Of the chief stars in Orion there is not space here to speak. But of the splendid Rigel-as affluent in the mysterious science of the astrologer as in nocturnal light-pearly Anilam, of the Belt or Sword-ominous Bellatrix - ruddy-flamed Betelgeuze - of these alone one might write much . . . as one might write much of the Girdle or Staff itself, what Scott in The Lay of the Last Minstrel calls Orion's studded belt." It has a score of popular names, from the Danish Frigge Rok (Freya's Distaff) to the seamen's 11 Yardarm," as, collectively, its three great stars have all manner of names in different countries, from the Magi, or the Three Kings or the Three Marys, to The Rake of the French Rhinelanders, or the Three Mowers of the Silesian peasant.
Those who have studied the mythology and folklore of the Pleiades will remember bow universally the numeral seven is associated with their varying nomenclature. But there was, and still is among primitive peoples, not infrequent confusion in the use of "The Seven Starsy' as a specific name. Although from China to Arabia, from India and Persia to the Latin countries of the South, the term
almost invariably designates the Pleiades, in the folklore of many Western nations it is used for the seven planets, and in many Northern races it is often used for the seven brilliant stars of the Great Bear. Even the 'Biblical allusion to " The Seven Stars," as our own Anglo-Saxon ancestral Sifitnsterri, does not ne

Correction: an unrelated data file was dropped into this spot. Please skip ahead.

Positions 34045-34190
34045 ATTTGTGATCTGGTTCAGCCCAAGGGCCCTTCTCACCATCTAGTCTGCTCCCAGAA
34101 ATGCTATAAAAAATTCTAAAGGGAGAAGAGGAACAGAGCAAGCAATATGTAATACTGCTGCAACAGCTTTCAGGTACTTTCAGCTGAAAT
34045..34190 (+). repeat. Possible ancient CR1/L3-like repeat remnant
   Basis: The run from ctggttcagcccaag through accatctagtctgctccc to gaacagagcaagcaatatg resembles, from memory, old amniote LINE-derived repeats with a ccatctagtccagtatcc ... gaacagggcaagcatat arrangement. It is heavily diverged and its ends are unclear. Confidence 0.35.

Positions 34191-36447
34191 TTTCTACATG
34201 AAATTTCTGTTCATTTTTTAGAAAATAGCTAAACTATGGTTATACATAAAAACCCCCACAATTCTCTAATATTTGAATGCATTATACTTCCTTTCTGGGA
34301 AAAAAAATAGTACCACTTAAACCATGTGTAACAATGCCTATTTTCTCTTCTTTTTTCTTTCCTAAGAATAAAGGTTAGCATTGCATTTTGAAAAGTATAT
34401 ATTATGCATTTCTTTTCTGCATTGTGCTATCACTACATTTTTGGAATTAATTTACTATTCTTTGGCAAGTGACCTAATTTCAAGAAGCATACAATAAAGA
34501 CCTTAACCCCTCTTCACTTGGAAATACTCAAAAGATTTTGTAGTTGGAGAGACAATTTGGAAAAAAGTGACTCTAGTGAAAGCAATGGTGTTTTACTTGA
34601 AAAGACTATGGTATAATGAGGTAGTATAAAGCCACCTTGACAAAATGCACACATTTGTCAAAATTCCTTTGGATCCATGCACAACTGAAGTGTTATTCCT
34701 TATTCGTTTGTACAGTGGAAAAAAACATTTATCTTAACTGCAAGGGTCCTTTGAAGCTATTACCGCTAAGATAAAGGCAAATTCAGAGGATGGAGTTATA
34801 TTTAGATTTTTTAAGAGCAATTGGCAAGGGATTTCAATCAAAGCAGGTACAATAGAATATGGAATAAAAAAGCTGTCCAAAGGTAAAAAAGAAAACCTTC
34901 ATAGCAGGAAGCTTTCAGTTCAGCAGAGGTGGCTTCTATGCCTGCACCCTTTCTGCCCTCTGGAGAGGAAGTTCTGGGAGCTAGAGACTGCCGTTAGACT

cessarily indicate the Pleiades: many consider the seven great planets to be meant. There is a Shetland rune, common to all the north isles and to be heard in Iceland and Norway, known as the rune of sevens, and of which one of the invocatory lines is 11 And by da seven shiners." All kinds of interpretation have explained this, from the obvious 11 seven planets," or else the Pleiades, to the Seven Candlesticks of Revelation and I know not what besides. I have again and again asked fisher-folk or others from the Orkneys and Shetlands, and in all but one or two instances the answer has clearly indicated the Great Bear, occasionally Polaris and the Ursine Arcturus and their nearest brilliant 'isbiners." Again, Ci-annarain, one of the Gaelic names for the Pleiades, is, perhaps, as often applied to the Great Bear: the curious legend of the Baker's Shovel, implied in the Gaelic term, fitting equally.
Of the Great Bear, of the North Star, how. 373
ever, I have already spoken. Of Polaris itself, indeed, there is more than enough to draw upon. It is strange that "the Lamp of the Nortg " should have so fascinated all the poets from the time of Homer till to-day, and yet that all have dwelled in the same illusion as to its absolute steadfastness. Nevertheless, Homer's
;'Arctos, sole star that never bathes in the ocean
has both poetic truth and the truth of
It is a relief to put aside notes and pen and
paper, and to go out and look up into the
darkness and silence, - to those " slow-moving
palaces of wandering light" of which one has
been writing. How overwhelmingly futile
seems not only the poor written word, but
even the mysterious pursuit of the far-fathom-
ing thoug@nt of man. By the sweat of the
bt6w, by the dauntless pride of the mind, we
mortal creatures have learned some of the
mysteries of the coming and going in infini-
ttide of these incalculable worlds, of their vast
procession from the unknown to the un-
known. Then, some night, one stands soli-
tary in the darkness, and feels less than the
shadow of a leaf that has passed upon the wind, before these still, cold, inevitable, infinitely remote yet overwhelmingly near Children of Immortality.